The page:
If you’re a comic book fan like me, you’re likely a little mortified and perhaps amused by a controversial recent comic book cover drawn by also controversial artist Frank Miller. For those of you not familiar with the man or his work, I’m including an image of the “drawing” below.
Yes, that is how Frank (Who is sadly not looking well these days.) chose to depict one of the most iconic characters in popular culture. You can clearly see Kal-El’s cock outline bulge through the garment he is wearing. The hands are reminiscent of something out of King Kong and the story, a tie in to the upcoming Dark Knight 3: The Master Race screams cash grab.
But, this piece isn’t about the art. I am typing this up in my new apartment/lair for brooding as I wanted to draw your attention to a specific credit that can be found on the inside. I know this may be very silly to say, but it’s a credit I am immensely proud of. I’m posting it below too.
Finally, after more than 70 years, DC has decided to give credit to Bill Finger for his instrumental work on Batman, one of the greatest characters ever created in the history of pop culture. Though he’s not around to enjoy it, his heirs are beside themselves with happiness.
It may seem like grandstanding, but I feel like I played a part in making this happen. When I discovered Bill and his contributions to the character whilst finishing my senior year of high school, I felt sick and morally disgusted that my money spent on merchandise related to the Dark Knight had gone into the pockets of someone’s heirs who did not deserve one lousy red cent.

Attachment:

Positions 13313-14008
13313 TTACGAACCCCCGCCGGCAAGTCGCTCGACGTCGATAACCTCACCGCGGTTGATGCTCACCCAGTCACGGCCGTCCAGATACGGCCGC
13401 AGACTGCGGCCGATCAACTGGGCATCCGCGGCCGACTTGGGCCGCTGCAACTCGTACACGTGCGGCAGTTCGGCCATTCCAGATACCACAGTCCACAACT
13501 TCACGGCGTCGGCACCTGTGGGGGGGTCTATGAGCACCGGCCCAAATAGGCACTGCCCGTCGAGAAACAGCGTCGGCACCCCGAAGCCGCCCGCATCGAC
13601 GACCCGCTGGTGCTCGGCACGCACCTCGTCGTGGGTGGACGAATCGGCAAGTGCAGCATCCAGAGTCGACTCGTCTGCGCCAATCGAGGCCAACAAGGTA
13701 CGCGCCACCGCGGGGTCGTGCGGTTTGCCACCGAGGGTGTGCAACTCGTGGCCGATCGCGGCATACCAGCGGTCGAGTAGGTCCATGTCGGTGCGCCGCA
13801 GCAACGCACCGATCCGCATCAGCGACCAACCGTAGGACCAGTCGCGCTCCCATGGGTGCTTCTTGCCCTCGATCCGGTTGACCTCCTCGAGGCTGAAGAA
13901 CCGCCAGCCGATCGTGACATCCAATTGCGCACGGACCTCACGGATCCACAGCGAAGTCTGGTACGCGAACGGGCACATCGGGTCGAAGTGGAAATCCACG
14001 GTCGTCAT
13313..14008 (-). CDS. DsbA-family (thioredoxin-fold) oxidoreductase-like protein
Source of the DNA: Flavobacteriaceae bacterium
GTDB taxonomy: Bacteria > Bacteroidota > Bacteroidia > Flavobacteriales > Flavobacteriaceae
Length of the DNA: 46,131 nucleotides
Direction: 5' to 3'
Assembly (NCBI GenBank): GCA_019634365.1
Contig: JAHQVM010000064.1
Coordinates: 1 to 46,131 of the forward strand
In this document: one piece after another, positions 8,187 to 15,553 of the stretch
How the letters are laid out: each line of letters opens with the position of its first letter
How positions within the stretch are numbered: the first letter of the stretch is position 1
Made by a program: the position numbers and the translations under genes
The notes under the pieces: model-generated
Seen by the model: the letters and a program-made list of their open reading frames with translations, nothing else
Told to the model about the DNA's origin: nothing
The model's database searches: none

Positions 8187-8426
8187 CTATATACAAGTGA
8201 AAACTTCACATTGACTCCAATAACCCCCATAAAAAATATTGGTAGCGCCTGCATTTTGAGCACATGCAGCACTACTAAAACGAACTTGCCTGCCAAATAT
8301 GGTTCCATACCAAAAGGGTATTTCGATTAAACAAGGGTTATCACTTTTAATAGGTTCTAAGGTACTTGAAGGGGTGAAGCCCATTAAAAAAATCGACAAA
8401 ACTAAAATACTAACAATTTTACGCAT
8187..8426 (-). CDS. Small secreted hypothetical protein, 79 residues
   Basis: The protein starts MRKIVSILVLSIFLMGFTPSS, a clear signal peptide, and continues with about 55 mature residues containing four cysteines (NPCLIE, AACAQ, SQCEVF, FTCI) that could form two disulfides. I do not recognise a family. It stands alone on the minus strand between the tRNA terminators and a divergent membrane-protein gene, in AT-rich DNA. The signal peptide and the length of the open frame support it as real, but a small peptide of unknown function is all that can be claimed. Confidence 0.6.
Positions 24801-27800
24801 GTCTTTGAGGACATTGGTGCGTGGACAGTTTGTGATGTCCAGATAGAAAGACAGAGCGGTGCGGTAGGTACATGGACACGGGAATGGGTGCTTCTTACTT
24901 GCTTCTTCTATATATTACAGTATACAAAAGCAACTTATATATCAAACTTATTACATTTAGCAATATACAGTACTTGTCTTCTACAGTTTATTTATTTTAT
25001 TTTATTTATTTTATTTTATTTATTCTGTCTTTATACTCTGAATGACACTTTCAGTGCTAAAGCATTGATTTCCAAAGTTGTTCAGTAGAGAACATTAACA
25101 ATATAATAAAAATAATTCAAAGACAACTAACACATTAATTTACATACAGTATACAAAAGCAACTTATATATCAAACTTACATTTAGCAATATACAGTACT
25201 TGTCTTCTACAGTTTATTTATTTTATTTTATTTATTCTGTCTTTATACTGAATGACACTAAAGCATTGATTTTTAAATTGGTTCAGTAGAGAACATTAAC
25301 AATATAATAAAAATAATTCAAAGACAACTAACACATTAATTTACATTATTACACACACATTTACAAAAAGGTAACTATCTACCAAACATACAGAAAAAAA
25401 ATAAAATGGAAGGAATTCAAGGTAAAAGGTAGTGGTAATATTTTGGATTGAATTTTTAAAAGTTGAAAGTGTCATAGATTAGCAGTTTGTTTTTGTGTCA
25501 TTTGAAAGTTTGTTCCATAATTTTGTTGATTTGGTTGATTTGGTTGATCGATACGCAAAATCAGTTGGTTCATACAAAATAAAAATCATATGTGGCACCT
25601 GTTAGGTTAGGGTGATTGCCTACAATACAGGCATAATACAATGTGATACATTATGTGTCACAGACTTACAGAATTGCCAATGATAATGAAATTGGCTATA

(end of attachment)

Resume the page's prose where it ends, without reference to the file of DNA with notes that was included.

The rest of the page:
From then on, I resolved that I would do whatever I could to educate people about this matter. As a fan of the American Superhero, I believe that I should conduct myself in a similar mindset with respect to helping their creators who are struggling and people who are hurting in a basic sense.
And so, I went to work. I began writing letters, I confronted Michael Uslan about Bill not getting credit when he came to speak at my college, I posted a YouTube video to educate people and even donated a valuable piece of art to help fund a documentary on this cultural and artistic genius.
And now, I can rest. Sure there will likely be another struggle to move on to (The way Marvel treated Bill Mantlo before Guardians of the Galaxy came out is just as reprehensible. I encourage you to look that up dear reader, though it will probably make you incredibly angry.), but I’m ready to do so. As fans of these properties, we all have a responsibility to help and do whatever we can when a creator is having trouble in their life. They gave us endless entertainment, they do not owe us. We owe them, we owe them an immense debt that can never truly be paid back at all.